Department of Greek & Latin


Talks & Workshops

Upcoming Workshop

bologna 2024

Workshop: Ancient Rome as Cinescape

DAMSlab (Aula Seminari)Piazzetta P. P. Pasolini 5/b, 40122 Bologna

Chairs: Prof. Paolo Noto (Università di Bologna)& Dr. Ivo Blom (Vrije Universiteit, Amsterdam)

One hundred years on, the 1924 Italian-German coproduction Quo vadis offers viewers fanciful scenes of Roman history that are both magnificent and disturbing. The emperor Nero is played as a satanic grotesque by the German star Emil Jannings. At the opening of the film, we see him lie resplendent on a couch in the grounds of his monumental, richly decorated palace. Through a monocle, he peers with sadistic amusement at a series of victims being thrown into the fountain to fatten his fish for dinner. The pornographic associations of semi-dressed women under attack by eels is brought out by striking shots underwater.

This Quo vadis was designed less as an adaptation to screen of the famous novel by Henryk Sienkiewicz and more as a remake of Enrico Guazzoni’s internationally successful epic of 1913 – a nostalgic return to pre-war filmmaking in the hope of reconquering a now lost global market. Through its long takes, distant framing, deep staging, and cast of thousands, the 1924 film also puts emphasis on mise en scène and spectacle but takes the familiar story to decadent extremes : extravagant banquets; beatings and murder; attempted rapes thwarted by a strongman; the spectacular fire; gladiatorial fighting, chariot racing , and lurid martyrdoms. Throughout all this, Quo vadis emphasises the gaze of the emperor – Nero’s pleasure and horror at looking.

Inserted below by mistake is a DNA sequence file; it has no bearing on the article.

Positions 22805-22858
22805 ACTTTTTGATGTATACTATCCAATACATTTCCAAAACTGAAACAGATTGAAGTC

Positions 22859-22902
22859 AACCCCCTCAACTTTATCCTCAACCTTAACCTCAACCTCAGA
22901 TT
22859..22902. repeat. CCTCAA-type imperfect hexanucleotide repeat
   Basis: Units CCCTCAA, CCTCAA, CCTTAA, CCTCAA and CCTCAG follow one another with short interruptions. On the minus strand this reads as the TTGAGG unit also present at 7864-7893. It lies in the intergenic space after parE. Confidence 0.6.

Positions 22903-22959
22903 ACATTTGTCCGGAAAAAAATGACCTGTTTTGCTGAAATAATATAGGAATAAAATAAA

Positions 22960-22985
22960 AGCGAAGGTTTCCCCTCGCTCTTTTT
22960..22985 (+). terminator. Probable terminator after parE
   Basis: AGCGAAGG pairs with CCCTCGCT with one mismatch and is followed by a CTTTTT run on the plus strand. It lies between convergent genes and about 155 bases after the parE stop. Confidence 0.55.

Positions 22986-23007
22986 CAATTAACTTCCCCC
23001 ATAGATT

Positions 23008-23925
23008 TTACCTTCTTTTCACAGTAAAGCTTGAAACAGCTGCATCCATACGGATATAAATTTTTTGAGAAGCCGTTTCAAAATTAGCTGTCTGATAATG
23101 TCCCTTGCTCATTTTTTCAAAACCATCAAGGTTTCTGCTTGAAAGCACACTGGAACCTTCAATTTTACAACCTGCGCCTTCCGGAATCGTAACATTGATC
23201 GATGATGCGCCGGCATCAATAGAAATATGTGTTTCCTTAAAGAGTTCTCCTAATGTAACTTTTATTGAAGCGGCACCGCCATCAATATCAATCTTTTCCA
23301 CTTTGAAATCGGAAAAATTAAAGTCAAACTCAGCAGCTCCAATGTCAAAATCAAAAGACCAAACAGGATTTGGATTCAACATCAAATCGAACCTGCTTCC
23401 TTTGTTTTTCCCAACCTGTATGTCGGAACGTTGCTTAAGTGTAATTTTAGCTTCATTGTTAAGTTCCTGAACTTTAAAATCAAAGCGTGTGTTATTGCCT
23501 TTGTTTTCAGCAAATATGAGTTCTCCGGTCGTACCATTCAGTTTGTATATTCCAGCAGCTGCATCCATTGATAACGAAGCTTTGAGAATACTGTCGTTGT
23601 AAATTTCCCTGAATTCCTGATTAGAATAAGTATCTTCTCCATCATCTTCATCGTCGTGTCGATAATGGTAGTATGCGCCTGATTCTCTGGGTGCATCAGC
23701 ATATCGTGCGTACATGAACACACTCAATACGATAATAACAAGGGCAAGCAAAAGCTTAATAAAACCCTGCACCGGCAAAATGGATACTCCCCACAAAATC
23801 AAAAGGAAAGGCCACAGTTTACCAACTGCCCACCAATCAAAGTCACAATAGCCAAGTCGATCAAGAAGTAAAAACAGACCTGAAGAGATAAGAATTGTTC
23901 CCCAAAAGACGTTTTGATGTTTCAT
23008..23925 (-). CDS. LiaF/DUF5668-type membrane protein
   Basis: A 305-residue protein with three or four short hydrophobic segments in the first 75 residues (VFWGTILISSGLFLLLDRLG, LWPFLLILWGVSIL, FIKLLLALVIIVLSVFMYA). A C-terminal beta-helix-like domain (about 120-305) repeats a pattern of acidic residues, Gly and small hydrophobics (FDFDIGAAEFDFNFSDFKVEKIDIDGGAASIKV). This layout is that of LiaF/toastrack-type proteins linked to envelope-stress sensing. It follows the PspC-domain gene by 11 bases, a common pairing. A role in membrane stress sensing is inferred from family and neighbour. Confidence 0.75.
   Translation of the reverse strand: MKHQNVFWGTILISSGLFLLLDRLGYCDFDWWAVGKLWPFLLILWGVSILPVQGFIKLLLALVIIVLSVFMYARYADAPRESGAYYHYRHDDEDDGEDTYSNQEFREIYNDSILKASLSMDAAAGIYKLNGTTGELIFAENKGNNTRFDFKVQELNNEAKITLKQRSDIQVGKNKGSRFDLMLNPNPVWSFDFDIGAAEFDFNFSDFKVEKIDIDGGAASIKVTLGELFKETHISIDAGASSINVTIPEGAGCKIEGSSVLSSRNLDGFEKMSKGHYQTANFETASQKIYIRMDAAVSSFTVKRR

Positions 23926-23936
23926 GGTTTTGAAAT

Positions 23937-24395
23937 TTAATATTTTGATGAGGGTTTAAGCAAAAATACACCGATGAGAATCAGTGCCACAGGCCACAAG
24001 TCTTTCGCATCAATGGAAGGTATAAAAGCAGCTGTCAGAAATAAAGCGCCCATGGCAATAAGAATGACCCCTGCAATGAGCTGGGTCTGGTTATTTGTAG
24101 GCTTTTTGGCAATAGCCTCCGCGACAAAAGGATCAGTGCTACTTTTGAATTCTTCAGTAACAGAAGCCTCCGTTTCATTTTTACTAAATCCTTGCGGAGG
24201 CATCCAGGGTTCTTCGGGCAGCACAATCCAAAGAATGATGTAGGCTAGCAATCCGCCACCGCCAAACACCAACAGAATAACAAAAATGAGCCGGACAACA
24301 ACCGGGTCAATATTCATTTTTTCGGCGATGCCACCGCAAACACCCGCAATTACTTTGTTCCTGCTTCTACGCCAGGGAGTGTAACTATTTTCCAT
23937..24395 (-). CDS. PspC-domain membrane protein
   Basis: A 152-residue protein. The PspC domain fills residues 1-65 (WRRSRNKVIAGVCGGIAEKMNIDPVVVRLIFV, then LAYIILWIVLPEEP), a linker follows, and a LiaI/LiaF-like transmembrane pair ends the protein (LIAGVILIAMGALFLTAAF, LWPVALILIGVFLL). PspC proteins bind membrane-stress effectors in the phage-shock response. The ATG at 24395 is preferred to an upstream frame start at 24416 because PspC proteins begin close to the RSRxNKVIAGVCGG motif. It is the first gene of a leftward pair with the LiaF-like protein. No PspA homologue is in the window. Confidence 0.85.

The sunlight imperial palace is a character in itself that triumphs over the city until the Christians emerge from their underground catacombs. The set is the Palazzo dei festeggiamenti (‘Palace of festivities’), a pavilion designed by the architect Armando Brasini as part of a temporary Roman city built in the Villa Borghese to house the Mostra del Lazio (‘The Roman Exhibition of Agriculture, Industry and the Applied Arts’) from 1922 to 1923. The pavilion’s reuse connects the fascist present to Rome’s classical past. Yet its spatial symbolism on screen does not square with the emerging fascist rhetoric of romanità  (that is, modern Italy’s ties to ancient Rome). Civis Romanus sum, Mussolini had infamously declared on 21st April 1924. The imperial city this Quo vadis invites viewers to enter is not yet shaped to suit fascism (as it is in 1937’s Scipione l’Africano). According to the opening intertitles, it is simultaneously mistress of the world and crucible of corruption. One hundred years on, we revisit this cinescape with a mixture of repulsion and fascination.

In connection with the screening of Quo vadis, two workshops will be held on fictional and factual manifestations of ancient Rome as a cinescape of silent films - on June 25 and 26 at 17:00 to 19:00 in the DAMSlab (Aula Seminari). Further details are available in the daily schedule of Ritrovato events.

Workshop Programme

Workshop 1 Tuesday June 25 17:00-19:00

Reconstructing Ancient Rome

quo vadis workshop 1